a Wind fly line backing onto a bobbin, or slim stick--a pencil would probably work
--It doesn’t matter if you run out as you can knot one piece of supplementary warp to another--
b. Untie half bow at beginning and tie it to the fly line backing.
--I use an overhand bow, my go-to knot for this technique--
Bring the bobbin around the bottom bar of loom,
circle it around itself, then back around the bottom bar to the front.
(see two photos below)
The warp end end is now centered on the bottom bar of the loom
Slide the bobbin through the front of the first warp loop,
down and around the bottom bar
then up to grab the second warp loop.
--Pull each loop so that the bottom of the actual warp loop is ever so slightly below the jig. This is an easy way to tell that you are putting the same amount of tension on each loop and that the supplementary warp is neither too slack nor too tight--
Untie the end of the Actual Warp from the jig and use the supplementary warp to circle around and center it on the bottom beam as you did at the beginning.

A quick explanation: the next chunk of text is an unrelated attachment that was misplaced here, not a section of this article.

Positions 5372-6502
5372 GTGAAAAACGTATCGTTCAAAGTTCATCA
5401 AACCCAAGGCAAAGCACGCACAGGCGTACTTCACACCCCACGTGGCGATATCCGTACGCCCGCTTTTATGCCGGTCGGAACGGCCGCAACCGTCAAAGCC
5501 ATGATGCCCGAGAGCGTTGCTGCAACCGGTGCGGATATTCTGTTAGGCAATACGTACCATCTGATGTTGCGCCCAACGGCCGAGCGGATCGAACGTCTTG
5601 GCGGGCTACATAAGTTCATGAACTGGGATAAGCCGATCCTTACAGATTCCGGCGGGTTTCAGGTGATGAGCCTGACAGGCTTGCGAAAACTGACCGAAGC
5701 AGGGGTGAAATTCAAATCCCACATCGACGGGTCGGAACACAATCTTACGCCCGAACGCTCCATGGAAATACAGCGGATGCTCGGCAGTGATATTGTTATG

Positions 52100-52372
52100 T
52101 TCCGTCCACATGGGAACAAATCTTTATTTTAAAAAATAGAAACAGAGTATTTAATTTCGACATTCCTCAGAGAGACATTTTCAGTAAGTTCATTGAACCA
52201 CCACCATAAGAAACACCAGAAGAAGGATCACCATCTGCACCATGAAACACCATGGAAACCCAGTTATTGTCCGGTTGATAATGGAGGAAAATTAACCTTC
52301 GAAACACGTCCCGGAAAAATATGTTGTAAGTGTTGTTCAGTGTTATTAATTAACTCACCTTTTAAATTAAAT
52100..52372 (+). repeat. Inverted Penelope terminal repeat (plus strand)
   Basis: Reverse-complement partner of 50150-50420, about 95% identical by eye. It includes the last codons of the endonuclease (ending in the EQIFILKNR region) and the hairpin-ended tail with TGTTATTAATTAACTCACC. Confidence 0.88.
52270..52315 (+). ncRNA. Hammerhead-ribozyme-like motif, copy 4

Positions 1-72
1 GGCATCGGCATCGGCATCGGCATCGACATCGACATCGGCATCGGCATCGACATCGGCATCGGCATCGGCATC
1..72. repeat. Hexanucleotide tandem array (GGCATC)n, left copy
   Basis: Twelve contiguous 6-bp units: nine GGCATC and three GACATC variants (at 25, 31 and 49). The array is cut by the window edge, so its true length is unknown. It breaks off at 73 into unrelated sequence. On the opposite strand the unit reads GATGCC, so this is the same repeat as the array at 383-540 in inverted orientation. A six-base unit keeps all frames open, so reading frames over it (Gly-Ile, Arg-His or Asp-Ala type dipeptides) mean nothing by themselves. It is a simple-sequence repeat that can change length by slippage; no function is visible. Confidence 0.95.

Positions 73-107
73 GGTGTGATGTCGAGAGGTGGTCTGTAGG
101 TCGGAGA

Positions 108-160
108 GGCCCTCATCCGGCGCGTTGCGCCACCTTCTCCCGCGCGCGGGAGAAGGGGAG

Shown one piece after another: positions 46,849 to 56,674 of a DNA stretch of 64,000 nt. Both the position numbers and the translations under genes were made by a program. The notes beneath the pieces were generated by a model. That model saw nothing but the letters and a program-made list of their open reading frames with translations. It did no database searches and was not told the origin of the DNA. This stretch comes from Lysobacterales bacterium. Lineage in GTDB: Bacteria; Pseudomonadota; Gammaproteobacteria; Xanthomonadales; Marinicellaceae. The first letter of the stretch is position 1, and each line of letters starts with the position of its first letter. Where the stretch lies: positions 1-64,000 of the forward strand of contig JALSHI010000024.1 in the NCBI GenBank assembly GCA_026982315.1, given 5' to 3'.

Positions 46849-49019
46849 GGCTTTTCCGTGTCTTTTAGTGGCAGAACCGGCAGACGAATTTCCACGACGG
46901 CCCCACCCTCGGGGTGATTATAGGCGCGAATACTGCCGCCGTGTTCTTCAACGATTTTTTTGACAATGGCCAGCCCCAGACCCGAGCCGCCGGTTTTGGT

Wind both strands in opposite directions around the bottom beam then tie together firmly.
--I use a half bow as usual with a half hitch around the loop to make sure it doesn’t come untied--
(see photos below)
If you are not a knot person, it is possible to use tape to hold the ends in place, but make sure it is good and solid as there will be increased tension as you weave and it is not fun if your warp loosens up and you are fighting with it rather than appreciating its wonderousness.
-- Before untying the end tail, I sometimes put a temporary piece of masking/ blue tape over the loops at the top of the jig to keep the tension even while the end is untied--
Note: there should be 12 - 18 inches between the top of your jig and the top of the loom. This allows you to get a good shed to the top of your tapestry which is, after all, the point of this whole enterprise.
a. Wind more fly line backing onto a bobbin if necessary
b. Tie the end to the top beam of the loom
bring the bobbin back up and over the top of the loom. Repeat across
--this is just like what you did with supplementary warp #1 only with longer strands and without the tension tension of the loose tails at beginning and end--
If you have missed one, fix it either by redoing or by making an an individual loop of fly backing for the missed warp (much the easiest choice)
— you can see that each warp end consists of two strands together--
-Once upon a time I thought I didn't need them but have since become addicted to the ease of having a constant visual selvedge reference, esp. on small work where slight variation is so obvious--